When I ask senior managers if they think their companies encourage retention of low performers, they respond, “No way! That would be crazy!” But, when I ask why so many branch managers are slow to fire underperformers or why we have so many originators doing less than 2 units a month, senior managers cite a number of excuses i.e. managers are too optimistic and believe the sales person is going to turn it around soon; the sales person is just having a slump; or it’s seasonal. In my opinion, the real reason is that the producing manager structure actually encourages managers to keep low performers! Here’s why.
In a great sales book by Kevin Higgins entitled Engage Me: Strategies from the Sales Effectiveness Source, he discusses how companies typically focus on the total branch profitability and when that is driven by one or two people, the other sales people are then viewed by direct managers as incremental contributors. This is where the idea of some volume is better than nothing. I see this thinking a lot when consulting. This seems like a logical assumption. (In the last few weeks, I discussed how recruiting branches is still the primary way companies are recruiting originators.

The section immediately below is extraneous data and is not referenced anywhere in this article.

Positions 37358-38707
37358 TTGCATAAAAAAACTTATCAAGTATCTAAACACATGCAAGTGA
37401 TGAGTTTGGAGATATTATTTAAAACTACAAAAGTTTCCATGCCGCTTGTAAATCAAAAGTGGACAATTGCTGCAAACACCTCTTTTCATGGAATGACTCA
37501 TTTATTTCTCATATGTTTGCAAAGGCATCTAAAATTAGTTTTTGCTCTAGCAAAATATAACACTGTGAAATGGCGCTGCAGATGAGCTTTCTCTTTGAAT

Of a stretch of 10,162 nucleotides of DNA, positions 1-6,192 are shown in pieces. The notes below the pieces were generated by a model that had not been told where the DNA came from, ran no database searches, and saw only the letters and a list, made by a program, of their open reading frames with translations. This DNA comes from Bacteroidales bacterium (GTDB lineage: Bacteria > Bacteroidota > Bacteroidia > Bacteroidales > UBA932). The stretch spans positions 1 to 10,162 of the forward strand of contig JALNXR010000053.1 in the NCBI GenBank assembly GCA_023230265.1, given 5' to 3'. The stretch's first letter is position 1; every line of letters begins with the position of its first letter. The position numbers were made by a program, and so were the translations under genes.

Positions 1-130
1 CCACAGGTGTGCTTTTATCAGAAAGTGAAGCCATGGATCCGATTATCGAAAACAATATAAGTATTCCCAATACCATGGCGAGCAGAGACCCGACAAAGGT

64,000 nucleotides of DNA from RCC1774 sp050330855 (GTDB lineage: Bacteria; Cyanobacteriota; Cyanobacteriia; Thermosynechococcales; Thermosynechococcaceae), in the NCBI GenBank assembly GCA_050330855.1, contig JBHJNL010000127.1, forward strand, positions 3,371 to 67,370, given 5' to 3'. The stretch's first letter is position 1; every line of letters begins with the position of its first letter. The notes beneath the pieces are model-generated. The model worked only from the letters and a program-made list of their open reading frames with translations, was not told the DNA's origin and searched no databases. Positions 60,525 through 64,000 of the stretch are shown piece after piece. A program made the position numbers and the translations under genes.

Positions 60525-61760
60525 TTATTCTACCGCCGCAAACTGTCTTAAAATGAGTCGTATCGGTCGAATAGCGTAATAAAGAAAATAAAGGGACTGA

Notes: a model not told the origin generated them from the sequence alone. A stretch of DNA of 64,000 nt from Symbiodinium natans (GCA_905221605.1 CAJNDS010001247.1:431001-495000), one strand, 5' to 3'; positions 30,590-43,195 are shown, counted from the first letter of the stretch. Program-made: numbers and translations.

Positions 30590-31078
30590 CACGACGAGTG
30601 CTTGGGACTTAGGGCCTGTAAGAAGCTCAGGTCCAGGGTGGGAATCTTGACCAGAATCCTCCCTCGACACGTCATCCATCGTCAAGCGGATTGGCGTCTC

However, this approach is an old model that simply doesn’t work in a higher cost environment. The reason? Under the producing branch manager structure, the model can hide the unprofitable originators (especially when the manager is the top producer) even though the branch itself can be profitable. From the branch manager’s viewpoint an underperforming originator is at least contributing some volume which is better than nothing if the same individual was fired. The problem is that companies have unwittingly encouraged the thinking that something is better than nothing versus looking for better sales talent which is all about recognizing that the Lost Sales Opportunity is not just corporate’s problem but the branch manager’s as well.
In the past, the cost to originate was low but not anymore. The financial numbers are frightening today with the typical gain on sales around 270 bps or so and personnel cost is 180-190 bps all in (66%). As a result, there is not a lot of room for other things such as investments in leading edge technology, training or even employee retention efforts. The pie is only so big.
I think it is time to change the model. It is evident that a company needs more originators who actually contribute vs. originators who are not profitable. The first step to implementing a change is to measure each originator for profitability and don’t get fooled by the total branch profitability.